1. And that’s my SECOND favourite. Man, you’re good!

          When I saw this movie I did not know what “stoned” meant but I saw them vacuuming the white powder with their trunks and knew it was probably something drugs!


      2. Again, great minds think alike! That was brilliant although I can never remember the actual name of the drug. That line was relevant for me back at the time, and I’ll leave it there. Maybe we should do a joint post with all our favourite quotes from the movie.

        Liked by 1 person

  2. For the first time in this series, Mike, I can proudly claim to own both the DVD and the CD! As you might guess, I tracked the album down because I’m a Steely Dan completist and the Donald Fagan track was a ‘must have’. (That’s also why I own the soundtrack to ‘Bright Lights Big City’ – another Fagan rarity!). Wow, I’ve temporarily joined the HM club. Yippee!!!

    Liked by 1 person

  3. I don’t remember this movie at all. Voices from SCTV? I’ve got to look it up then. I know I’ll love the soundtrack regardless of how well the movie itself has aged.

    Liked by 1 person

    1. Candy and Ramis were in it for sure…can’t remember who all else, but I definitely was familiar with them from the SCTV days!

      The movie hasn’t aged badly at all. If you enjoy animation, I’d say just go for it.

      Liked by 1 person

  4. I’m not the biggest fan of soundtracks, for the most part, but this is an exception. I hadn’t thought about it for a long time but after your review I can say that if I saw it i’d definitely pick this up on vinyl! I’m also reminded of the hommage South Park did to the movie.

    Liked by 1 person

    1. Tommy, if you saw the last time I did a week like that, you’d see that Soundtracks can really be a mixed affair! But I think I picked some really special ones this time, and a few are geared to rockers. This is one!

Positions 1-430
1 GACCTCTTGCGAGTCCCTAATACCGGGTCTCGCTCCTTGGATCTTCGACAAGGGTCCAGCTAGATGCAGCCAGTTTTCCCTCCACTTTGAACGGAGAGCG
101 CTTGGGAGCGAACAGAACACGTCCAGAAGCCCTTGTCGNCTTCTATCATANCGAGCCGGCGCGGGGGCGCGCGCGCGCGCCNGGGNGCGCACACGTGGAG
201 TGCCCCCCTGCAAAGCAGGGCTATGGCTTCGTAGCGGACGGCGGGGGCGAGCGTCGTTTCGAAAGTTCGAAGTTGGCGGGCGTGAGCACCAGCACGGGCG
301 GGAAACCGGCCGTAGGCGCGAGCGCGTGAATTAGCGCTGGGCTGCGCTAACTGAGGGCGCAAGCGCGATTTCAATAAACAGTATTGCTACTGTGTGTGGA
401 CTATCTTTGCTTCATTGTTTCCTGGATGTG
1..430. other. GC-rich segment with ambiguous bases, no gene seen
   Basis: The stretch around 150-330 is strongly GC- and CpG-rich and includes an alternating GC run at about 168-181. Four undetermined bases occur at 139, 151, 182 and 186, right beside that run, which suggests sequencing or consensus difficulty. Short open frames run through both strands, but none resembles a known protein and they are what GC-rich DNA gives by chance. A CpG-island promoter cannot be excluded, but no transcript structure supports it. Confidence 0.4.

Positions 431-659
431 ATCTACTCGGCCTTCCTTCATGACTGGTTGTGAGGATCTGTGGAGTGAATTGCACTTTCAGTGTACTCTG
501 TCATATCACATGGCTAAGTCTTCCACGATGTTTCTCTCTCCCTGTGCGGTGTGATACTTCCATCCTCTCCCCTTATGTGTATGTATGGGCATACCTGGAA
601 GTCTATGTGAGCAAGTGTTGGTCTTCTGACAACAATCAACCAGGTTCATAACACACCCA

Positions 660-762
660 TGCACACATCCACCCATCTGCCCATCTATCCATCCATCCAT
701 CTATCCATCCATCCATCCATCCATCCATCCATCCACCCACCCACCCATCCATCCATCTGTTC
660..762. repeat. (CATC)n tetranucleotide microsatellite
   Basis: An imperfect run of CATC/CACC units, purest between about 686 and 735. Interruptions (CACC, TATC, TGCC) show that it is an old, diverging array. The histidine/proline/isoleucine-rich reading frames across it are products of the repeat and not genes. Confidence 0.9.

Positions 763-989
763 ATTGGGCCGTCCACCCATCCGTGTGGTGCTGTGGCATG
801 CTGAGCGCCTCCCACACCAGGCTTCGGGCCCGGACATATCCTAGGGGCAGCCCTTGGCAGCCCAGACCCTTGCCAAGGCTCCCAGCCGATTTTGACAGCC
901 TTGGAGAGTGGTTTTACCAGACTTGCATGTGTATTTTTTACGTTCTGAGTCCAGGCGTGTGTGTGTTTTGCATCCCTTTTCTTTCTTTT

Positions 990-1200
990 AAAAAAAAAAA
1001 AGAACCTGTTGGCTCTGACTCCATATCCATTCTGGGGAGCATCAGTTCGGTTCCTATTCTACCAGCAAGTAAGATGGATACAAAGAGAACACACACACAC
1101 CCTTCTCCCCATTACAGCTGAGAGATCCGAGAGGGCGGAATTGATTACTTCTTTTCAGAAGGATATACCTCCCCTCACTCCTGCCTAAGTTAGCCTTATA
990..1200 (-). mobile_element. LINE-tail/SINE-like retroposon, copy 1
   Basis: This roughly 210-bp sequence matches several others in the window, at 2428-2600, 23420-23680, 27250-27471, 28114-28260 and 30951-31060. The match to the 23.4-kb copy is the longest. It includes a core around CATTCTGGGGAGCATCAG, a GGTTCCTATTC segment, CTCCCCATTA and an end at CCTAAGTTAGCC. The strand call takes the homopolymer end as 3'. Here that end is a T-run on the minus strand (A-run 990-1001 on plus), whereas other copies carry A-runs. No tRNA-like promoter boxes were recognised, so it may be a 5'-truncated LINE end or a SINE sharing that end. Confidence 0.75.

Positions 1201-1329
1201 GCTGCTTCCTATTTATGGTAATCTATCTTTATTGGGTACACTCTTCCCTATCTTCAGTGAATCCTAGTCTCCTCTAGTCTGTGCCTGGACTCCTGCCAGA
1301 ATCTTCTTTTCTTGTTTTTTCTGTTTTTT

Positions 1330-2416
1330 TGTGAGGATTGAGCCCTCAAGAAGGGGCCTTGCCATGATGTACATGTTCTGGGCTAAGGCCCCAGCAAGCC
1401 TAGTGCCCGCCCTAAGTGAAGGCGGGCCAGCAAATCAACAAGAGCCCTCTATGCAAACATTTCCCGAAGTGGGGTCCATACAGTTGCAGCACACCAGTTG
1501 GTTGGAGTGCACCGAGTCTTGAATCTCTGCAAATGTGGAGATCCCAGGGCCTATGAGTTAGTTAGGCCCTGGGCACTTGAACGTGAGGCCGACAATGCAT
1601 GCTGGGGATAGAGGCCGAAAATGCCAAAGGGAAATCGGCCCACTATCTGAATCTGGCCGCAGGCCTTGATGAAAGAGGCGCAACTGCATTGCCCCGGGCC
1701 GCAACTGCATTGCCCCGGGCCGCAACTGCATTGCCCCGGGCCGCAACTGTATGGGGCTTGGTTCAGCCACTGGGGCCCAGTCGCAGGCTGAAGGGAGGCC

I never saw the South Park homage.


      1. I agree! This is one of the few that I would shell out money for. I’ll look into your list. The whole South Park episode, “Major Boobage”, is based on Heavy Metal and is very well done.

        Liked by 1 person

  5. I owned this at one point, but it didn’t remain in my collection very long. Maybe it’s just that I come from a later generation, but I didn’t hear much Heavy Metal on this album.
    Now the Heavy Metal 2000 soundtrack is another story.

    Liked by 1 person

      1. The answer to that question is Donald Fagen.
        On a side note, I saw Ministry last night and they closed with a DEVO cover. They’ve inspired a lot of metal bands, but they’re definitely not metal.

        Liked by 1 person

  6. Wow, this is cool. Something I totally skipped all these years. I remember seeing a few copies of the magazine, but never saw the movie or played the soundtrack. Thanks for this reminder, I’d better check this out!

    Also, I think we can all be a bit more ‘Geezer-er’ in our lives!

    Liked by 1 person